Role of biomarker tests for diagnosis of neuroendocrine tumours
Neuroendocrine tumours (NETs) are neoplasms that arise from neuroendocrine cells. Neuroendocrine cells and their tumours can secrete a wide range of amines and polypeptide hormones into the systemic circulation. This feature has triggered widespread investigation into circulating biomarkers for the diagnosis of NETs as well as for the prediction of the biological behaviour of tumour cells. Classic examples of circulating biomarkers for gastroenteropancreatic NETs include chromogranin A, neuron-specific enolase and pancreatic polypeptide as well as hormones that elicit clinical syndromes, such as serotonin and its metabolites, insulin, glucagon and gastrin. Biomarker metrics of general markers for diagnosing all gastroenteropancreatic NET subtypes are limited, but specific hormonal measurements can be of diagnostic value in select cases. In the past decade, methods for detecting circulating transcripts and tumour cells have been developed to improve the diagnosis of patients with NETs. Concurrently, modern scanning techniques and superior radiotracers for functional imaging have markedly expanded the options for clinicians dealing with NETs. Here, we review the latest research on biomarkers in the NET field to provide clinicians with a comprehensive overview of relevant diagnostic biomarkers that can be implemented in dedicated situations.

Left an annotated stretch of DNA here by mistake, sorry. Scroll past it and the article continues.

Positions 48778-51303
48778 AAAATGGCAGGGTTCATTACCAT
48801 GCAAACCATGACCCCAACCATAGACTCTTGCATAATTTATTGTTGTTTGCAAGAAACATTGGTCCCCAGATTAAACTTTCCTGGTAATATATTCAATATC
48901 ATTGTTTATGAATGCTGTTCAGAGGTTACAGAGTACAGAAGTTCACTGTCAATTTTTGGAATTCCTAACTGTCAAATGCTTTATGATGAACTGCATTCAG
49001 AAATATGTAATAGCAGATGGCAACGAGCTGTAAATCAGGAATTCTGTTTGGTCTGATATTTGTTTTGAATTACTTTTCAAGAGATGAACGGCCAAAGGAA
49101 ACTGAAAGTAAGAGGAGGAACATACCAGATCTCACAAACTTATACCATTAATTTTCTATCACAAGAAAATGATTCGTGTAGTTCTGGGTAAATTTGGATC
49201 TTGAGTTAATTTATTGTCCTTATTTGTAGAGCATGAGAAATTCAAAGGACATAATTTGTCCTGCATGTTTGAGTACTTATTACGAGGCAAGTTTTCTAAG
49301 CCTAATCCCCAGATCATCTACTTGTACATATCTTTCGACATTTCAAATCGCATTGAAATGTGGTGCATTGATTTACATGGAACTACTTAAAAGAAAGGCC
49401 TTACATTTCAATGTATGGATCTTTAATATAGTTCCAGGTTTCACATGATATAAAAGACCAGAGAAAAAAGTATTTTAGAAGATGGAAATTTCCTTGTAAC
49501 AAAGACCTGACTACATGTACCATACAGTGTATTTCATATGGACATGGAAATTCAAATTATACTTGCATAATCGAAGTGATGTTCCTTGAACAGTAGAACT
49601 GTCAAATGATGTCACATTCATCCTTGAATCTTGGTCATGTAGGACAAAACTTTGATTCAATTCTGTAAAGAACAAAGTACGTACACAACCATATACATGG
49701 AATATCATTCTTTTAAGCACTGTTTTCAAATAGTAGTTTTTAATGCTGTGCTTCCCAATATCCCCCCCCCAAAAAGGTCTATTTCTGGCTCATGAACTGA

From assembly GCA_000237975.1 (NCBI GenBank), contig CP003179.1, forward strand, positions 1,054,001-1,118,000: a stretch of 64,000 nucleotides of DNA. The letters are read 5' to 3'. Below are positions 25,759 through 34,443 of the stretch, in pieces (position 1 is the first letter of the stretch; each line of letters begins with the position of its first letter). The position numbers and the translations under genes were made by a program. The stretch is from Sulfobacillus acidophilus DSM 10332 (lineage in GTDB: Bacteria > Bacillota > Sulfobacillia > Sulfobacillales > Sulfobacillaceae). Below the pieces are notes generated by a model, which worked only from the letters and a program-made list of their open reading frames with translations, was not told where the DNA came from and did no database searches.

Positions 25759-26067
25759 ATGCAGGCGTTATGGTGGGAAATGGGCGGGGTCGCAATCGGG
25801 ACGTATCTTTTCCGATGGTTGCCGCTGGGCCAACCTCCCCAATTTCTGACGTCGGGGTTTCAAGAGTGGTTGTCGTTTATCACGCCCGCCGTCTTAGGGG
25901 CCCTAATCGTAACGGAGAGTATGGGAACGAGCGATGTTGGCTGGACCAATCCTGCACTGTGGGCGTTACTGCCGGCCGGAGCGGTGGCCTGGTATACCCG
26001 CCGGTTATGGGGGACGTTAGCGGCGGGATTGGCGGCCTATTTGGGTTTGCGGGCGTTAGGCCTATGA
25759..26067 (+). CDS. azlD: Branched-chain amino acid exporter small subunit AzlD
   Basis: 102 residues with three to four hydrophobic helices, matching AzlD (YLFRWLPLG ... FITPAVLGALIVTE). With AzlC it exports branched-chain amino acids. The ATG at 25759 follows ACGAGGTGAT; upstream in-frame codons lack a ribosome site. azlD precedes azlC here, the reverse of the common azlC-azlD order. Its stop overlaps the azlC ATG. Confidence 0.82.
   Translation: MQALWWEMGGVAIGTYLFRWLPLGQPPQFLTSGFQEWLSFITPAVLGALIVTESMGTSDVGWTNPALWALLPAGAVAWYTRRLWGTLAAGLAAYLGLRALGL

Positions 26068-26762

|Nature Reviews Endocrinology|
|Organisation||Department of Internal Medicine|
Hofland, J, Zandee, W.T, & de Herder, W.W. (2018). Role of biomarker tests for diagnosis of neuroendocrine tumours. Nature Reviews Endocrinology. doi:10.1038/s41574-018-0082-5